Try not to drool: Studio Yukiko’s new magazine for DoorDash is yummy to the core
Nutritious colour palettes and road-side restaurant architecture; the design of DoorDash’s surprising new print title is food-informed through and through.
- Liz Gorny
- 5 October 2022
Before you sink your teeth into the first bite of a meal out, what’s the first thing that gets your mouth watering? It has to be the menu or, if you’re a Virgo, the PDF version downloaded to your phone days before. We are of the opinion that a menu is always better with pictures. Though salivating over pictures of food isn’t always conducive to hard work, as Studio Yukiko found out when working on its newest project for food ordering platform DoorDash. The design team was tasked by the company to produce Secret Menu, a new print title that takes a “behind-the-scenes-look into local food culture, starting with Asian food in Los Angeles”, Yukiko wrote recently on Instagram. “Honestly we were constantly hungry,” says Yukiko founder Michelle Phillips, who worked on the art direction.
As the publication is for such a well-established brand, Yukiko has been given an unusual amount of creative freedom. “DoorDash was very gracious to let the creative team really flex their expertise here. Shout out to Adriel Nunes who believed in our design work and let us get away with a lot of juicy design stuff you don’t always get to do with such big brands,” Michelle Phillips says. The first issue of Secret Menu is embedded within the culture of LA food. Sébastien Millot, design director and Yukiko founder, explains: “It was important for us to aim at taking the reader on a personal and immersive culinary journey through the neighbourhoods, serving up delicious stories and generous design that reflects both LA and its creative food scene.”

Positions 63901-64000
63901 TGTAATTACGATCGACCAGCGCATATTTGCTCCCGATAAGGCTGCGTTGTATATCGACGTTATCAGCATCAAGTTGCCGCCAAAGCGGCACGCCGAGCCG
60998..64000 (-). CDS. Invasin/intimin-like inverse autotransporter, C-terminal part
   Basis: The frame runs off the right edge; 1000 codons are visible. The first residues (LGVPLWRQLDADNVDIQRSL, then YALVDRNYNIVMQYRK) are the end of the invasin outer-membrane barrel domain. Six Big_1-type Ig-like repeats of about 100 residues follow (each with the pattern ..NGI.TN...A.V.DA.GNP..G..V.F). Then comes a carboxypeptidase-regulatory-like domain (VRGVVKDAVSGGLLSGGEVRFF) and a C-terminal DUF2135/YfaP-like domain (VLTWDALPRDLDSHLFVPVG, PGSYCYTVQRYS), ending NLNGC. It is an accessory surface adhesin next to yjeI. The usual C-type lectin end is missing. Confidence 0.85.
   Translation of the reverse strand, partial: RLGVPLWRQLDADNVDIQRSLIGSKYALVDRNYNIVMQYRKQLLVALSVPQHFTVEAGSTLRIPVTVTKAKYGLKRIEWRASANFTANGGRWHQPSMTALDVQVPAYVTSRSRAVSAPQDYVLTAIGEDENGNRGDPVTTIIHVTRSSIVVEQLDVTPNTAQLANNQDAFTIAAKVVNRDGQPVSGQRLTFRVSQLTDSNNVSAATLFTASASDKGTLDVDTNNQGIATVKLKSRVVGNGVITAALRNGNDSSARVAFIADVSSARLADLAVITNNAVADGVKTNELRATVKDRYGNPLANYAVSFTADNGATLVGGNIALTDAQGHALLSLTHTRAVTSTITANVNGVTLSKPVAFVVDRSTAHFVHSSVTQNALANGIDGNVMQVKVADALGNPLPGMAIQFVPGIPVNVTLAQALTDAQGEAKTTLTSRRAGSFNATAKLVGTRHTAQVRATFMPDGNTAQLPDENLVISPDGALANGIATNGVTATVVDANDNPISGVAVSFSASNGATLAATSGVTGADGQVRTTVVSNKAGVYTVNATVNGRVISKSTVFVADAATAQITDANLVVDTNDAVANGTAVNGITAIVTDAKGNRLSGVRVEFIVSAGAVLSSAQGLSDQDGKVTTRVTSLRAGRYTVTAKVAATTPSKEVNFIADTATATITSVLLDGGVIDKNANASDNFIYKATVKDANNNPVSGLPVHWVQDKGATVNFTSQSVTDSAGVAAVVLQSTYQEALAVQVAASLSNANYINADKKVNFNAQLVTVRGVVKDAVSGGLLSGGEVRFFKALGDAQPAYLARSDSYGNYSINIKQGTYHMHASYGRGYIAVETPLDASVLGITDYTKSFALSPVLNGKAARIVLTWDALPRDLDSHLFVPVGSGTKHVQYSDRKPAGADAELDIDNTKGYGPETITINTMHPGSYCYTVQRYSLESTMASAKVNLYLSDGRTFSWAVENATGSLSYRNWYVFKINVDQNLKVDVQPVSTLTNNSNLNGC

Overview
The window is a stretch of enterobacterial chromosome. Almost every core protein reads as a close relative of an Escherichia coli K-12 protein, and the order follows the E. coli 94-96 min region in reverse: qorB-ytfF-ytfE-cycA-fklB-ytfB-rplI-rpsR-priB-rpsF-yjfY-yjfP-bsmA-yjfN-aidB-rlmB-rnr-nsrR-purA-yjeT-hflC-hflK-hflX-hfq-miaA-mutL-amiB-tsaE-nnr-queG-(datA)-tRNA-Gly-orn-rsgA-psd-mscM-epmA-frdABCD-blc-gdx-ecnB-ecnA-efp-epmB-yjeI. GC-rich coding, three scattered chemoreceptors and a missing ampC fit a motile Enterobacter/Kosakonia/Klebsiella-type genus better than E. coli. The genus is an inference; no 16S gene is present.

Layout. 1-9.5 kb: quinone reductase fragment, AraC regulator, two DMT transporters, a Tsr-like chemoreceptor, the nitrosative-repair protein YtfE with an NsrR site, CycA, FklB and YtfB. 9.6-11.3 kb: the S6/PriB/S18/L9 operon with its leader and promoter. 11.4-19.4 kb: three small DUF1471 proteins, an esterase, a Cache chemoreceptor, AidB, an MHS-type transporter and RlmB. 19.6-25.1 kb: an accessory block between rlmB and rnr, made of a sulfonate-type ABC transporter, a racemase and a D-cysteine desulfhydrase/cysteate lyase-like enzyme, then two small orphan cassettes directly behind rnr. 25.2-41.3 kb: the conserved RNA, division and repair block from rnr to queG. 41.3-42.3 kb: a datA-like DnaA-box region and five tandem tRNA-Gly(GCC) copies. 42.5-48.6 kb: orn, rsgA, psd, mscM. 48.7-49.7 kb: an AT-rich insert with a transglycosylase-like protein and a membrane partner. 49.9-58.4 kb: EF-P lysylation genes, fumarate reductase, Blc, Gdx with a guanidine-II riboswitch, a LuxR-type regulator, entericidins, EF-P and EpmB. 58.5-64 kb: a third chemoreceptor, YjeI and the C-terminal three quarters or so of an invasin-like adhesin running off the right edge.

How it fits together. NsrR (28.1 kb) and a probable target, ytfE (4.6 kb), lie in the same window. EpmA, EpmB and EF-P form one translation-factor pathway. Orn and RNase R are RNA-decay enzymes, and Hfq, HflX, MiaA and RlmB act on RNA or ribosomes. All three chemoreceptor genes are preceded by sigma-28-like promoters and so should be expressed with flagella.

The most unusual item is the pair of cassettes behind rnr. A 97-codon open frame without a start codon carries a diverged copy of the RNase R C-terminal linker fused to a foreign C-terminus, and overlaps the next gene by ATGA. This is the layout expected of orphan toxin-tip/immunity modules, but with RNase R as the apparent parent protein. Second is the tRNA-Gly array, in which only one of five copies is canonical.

Yukiko began by looking into iconic Californian design posters. LA signage from strip malls and indoor food markets also played a role. One of the main sources of inspiration, in fact, came from “almost no-longer existing roadside vernacular restaurant architecture” from LA – “literally food shaped eateries”, says Sebastien.
The result is a print title combining bright sunset colours with “juicy typefaces”, with Yukiko approaching the title pages as if they are restaurant street signs. The logo, for example, is a mix of calligraphic hand-painted street sign styles; the headline font from Benoît Bodhuin, named Pimpit, “was a natural choice with its variable aspect and funky curves", says Sebastien.
On the process behind the work, Michelle recounts: “The whole project from start to finish was fun, and the team was so enjoyable and inspirational to work with – that is reflected in the magazine too. At our weekly meetings, [Secret Menu makers] Erin Ruffin and David Amsden would describe all the local stories they were unearthing in such mouthwatering detail and with such awe about how all the family-run restaurants were getting creative with food and business. We just wanted to pack all that energy, inspiration and creativity into the design.”
Taking a deep dive into the neighbourhoods, communities and culture that make up the American food industry, issue one of Secret Menu is available to read in full on the DoorDash site, where you can also sign up for notifications about future issues.
GalleryStudio Yukiko: DoorDash, Secret Menu (Copyright © DoorDash, 2022)
Studio Yukiko: DoorDash, Secret Menu (Copyright © DoorDash, 2022)
About the Author
Liz (she/they) joined It’s Nice That as news writer in December 2021. After graduating in Film from The University of Bristol, they worked freelance, writing for independent publications such as Little White Lies, INDIE magazine and design studio Evermade.